Noodles have been a staple of the human diet for centuries. A form of noodle is found in almost every culture. But pasta is entirely different. The best pasta is made with Durum wheat. Durum flour contains plenty of gluten protein which makes for a chewier noodle. Durum wheat semolina is slightly different from regular Durum flour. Semolina pasta is considered to be the classic Italian pasta.
What Is Durum Wheat?
Grains used in our foods are simply grasses. As such, even a home gardener can grow these bases for our favorite meals. Semolina pasta comes from Durum wheat. Making semolina flour starts with harvest, separating the seeds from the chaff, and milling. The whole process isn’t difficult but does require some commitment.
Difference Between Semolina and Durum Flour
Durum is a variety of wheat high in gluten. It is milled into a flour that’s used in pasta and baked goods. Semolina pasta is made from Durum wheat, and so is Durum flour. And yet the two are very different. Semolina is milled from the endosperm of Durum wheat. The result is a coarse, yellow product. Durum flour is the left over powder from milling semolina. It is further ground, with a texture that is much finer than Semolina. Both are traditionally used in fine pastas. Durum wheat Semolina is commonly made into hard pastas like macaroni, and helps the pasta keep its shape. Noodles that cook up softer, such as spaghetti, are often made of Durum flour.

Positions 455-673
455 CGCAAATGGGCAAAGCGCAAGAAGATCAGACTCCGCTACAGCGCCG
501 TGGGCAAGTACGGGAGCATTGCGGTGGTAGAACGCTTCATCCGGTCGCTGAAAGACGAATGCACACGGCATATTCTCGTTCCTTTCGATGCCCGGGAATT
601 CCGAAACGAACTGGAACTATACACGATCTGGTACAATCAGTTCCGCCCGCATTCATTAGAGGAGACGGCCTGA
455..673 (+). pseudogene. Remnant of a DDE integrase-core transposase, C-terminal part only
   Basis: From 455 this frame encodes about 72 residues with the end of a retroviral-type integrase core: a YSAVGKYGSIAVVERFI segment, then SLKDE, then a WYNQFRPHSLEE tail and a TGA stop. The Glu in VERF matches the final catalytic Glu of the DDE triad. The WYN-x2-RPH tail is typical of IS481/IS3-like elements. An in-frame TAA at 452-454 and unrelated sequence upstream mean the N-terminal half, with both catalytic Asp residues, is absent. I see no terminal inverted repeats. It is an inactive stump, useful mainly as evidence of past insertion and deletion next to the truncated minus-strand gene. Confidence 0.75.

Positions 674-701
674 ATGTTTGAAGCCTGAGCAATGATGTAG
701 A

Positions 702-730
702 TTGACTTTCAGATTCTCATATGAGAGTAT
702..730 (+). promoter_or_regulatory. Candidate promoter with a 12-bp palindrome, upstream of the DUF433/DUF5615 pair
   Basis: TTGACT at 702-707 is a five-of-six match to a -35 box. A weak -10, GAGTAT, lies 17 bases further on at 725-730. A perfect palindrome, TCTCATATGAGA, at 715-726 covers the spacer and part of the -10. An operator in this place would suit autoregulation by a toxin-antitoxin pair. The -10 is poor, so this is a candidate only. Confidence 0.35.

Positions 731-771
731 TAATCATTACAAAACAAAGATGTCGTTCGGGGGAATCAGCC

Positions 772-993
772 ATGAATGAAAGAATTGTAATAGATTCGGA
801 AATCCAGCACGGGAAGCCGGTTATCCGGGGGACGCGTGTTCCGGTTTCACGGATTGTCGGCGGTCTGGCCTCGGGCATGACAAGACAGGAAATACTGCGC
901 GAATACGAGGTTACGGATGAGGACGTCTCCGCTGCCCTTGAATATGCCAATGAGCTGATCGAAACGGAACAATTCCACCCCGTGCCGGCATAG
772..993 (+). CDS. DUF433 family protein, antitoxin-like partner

How to Grow Durum Wheat Semolina
Triticum durum is a semi-arid grain crop. Prepare a planting bed in a neutral soil by tilling and removing weeds and other impediments. Sow this variety of wheat in spring, either by hand broadcasting or plant in rows. Cover the seed lightly with soil and water. Keep the soil moist until the sprouts appear. Thereafter give the soil around 1 inch (2.54 cm.) of water weekly. Keep weed pests out of your plot, but otherwise sit back and watch it grow. Durum is a very self sufficient plant that doesn’t need a lot of attention. The worst problem is several varieties of fungus which can be mainly avoided by watering in the morning so plants have time to dry, or watering at the roots.
How to Make Semolina Flour
Once the seed heads have turned golden brown, it is time to harvest. Use a scythe or pruners to cut the seed heads from the stems. You may choose to till the stems in or pull them and add them to the compost pile. Shake the seed heads vigorously over a sheet or other cover. Ripe seeds will fall off easily. To remove any chaff, set the seeds near a fan and let the chaff blow away. Alternately, you can move the seed from bucket to bucket on a windy day.
To grind your seed, a food mill is optimal. A mortar and pestle is possible, but Durum wheat seed is very hard and the task will be tedious. After you have milled your flour, add water and perhaps an egg, and make a well deserved homemade pasta dinner.